The Virus Becomes the Focus
WEEKLY UPDATE - MARCH 2 , 2020
In This Issue
The Week on Wall Street
Stocks fell sharply last week as Wall Street considered how the coronavirus outbreak might influence global business activity and household spending.
 
The selloff became a correction for the U.S. markets. The S&P 500 retreated 11.49%; the Dow Jones Industrial Average, 12.36%; the Nasdaq Composite, 10.54%. The MSCI EAFE, tracking developed stock markets outside North America, had fallen 6.75% week-over-week by Friday's closing bell.
On Friday afternoon, Federal Reserve Chair Jerome Powell stated that central bank officials were willing to "use our tools and act as appropriate to support the economy."[1][2][3]
 
Strong Consumer Confidence, Plus a Boost for Incomes
A trio of economic indicators pertaining to U.S. households looked solid last week. The Conference Board's Consumer Confidence Index notched consecutive months above 130 for the first time since July-August 2019, posting a 130.7 February mark. The University of Michigan's final February Consumer Sentiment Index came in at 101.0, ticking up from a preliminary 100.9.   
 
Friday, the Department of Commerce reported that Americans increased their personal spending by 0.2% in January, while personal incomes improved 0.6%.[4][5]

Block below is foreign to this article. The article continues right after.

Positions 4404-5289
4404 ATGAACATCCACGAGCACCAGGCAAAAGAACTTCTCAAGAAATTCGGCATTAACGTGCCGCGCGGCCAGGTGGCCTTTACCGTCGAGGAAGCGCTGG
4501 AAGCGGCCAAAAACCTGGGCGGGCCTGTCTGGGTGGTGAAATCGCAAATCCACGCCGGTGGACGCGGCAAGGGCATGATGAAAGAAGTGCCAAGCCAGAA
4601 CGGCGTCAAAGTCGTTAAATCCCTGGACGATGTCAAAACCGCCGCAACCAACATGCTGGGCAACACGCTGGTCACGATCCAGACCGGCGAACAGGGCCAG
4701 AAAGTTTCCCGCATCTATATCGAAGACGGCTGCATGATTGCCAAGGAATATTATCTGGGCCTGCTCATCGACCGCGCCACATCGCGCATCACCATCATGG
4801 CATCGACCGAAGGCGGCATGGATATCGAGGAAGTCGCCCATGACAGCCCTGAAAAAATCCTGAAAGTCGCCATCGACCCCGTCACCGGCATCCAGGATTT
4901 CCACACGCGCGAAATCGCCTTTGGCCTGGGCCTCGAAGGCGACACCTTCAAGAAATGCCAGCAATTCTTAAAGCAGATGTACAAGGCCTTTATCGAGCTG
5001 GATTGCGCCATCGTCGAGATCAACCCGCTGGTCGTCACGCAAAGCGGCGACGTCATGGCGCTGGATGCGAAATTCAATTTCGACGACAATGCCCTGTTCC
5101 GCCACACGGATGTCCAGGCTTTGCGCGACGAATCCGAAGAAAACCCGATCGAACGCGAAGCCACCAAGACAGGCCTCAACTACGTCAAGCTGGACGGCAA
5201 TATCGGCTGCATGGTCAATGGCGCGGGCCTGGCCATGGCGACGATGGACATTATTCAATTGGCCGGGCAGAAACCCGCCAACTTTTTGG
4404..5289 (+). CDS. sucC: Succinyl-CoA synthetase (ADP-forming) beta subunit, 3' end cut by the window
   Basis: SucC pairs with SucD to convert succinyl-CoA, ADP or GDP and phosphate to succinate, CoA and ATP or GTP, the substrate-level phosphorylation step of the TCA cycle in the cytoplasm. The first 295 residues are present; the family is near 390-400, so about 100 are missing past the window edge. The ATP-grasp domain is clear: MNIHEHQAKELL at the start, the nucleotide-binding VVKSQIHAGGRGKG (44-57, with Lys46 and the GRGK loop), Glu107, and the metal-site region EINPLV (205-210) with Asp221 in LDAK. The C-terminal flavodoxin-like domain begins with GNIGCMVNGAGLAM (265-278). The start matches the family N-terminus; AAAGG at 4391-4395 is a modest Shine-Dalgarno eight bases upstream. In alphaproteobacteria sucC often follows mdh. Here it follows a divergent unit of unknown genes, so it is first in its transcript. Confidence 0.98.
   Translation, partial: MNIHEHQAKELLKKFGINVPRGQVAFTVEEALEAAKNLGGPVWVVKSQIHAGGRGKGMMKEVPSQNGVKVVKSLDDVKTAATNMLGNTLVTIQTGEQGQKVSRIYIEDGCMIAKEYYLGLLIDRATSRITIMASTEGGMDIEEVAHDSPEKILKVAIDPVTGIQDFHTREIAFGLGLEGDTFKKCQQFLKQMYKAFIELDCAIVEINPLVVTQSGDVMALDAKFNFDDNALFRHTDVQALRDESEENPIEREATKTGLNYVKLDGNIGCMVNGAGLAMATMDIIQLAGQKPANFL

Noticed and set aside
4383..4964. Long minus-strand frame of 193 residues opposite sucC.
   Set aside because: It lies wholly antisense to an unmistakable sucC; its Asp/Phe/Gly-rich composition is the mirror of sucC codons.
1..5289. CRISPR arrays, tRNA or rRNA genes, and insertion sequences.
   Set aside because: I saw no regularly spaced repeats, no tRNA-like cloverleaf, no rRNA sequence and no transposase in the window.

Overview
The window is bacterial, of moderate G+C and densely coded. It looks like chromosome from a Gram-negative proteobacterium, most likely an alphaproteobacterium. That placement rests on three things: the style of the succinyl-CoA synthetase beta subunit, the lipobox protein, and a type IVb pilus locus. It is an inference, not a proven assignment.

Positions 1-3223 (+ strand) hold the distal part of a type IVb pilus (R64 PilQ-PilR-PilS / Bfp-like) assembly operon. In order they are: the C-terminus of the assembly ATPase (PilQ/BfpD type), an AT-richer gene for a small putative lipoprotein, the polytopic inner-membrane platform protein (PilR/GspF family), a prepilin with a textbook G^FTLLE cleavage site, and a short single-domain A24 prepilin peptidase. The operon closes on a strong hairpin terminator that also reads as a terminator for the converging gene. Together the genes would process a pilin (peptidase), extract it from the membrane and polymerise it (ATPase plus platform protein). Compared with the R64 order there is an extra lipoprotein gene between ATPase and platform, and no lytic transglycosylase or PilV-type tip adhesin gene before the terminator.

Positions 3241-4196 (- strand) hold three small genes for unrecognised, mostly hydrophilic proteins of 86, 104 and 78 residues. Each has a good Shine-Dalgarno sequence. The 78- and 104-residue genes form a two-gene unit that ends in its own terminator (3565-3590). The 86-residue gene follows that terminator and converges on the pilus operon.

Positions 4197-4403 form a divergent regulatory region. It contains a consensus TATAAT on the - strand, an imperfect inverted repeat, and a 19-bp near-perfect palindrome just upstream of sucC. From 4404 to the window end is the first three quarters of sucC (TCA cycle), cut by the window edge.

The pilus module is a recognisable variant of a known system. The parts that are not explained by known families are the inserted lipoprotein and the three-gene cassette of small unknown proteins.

Buyers Have Flocked to New Homes
New home sales, according to the Census Bureau, improved 7.9% in January; the annualized pace of new home buying was the best seen since July 2007. Year-over-year, sales were up 18.6%. Housing market analysts cited a favorable economy and favorable weather as factors.[6]
 
Final Thought
Right now, there is no forecast for how the coronavirus outbreak may affect consumer demand or supply chains. The impact may not be known for months. But remember, your investment strategy should reflect your risk tolerance, time horizon, and goals, and it also should take into consideration periods of market volatility. Fear is driving decisions in the financial markets. Nobody would blame you if this uncertainty gave you a bit of anxiety as well.
 
THE WEEK AHEAD: KEY ECONOMIC DATA
Monday: The Institute for Supply Management's latest factory activity index arrives.
Wednesday: Automatic Data Processing (ADP) publishes its February private payrolls report, and ISM's index of February service-sector business activity appears. 
Friday: The Department of Labor presents its February employment report.
 
Source: MarketWatch, February 28, 2020
The MarketWatch economic calendar lists upcoming U.S. economic data releases (including key economic indicators), Federal Reserve policy meetings, and speaking engagements of Federal Reserve officials. The content is developed from sources believed to be providing accurate information. The forecasts or forward-looking statements are based on assumptions and may not materialize. The forecasts also are subject to revision.
 
THE WEEK AHEAD: COMPANIES REPORTING EARNINGS
Tuesday: AutoZone (AZO), Ross Stores (ROST), Target (TGT)
Thursday: Costco (COST), Kroger (KR)
 
Source: Zacks, February 28, 2020
Companies mentioned are for informational purposes only. It should not be considered a solicitation for the purchase or sale of the securities. Any investment should be consistent with your objectives, time frame and risk tolerance. The return and principal value of investments will fluctuate as market conditions change. When sold, investments may be worth more or less than their original cost. Companies may reschedule when they report earnings without notice.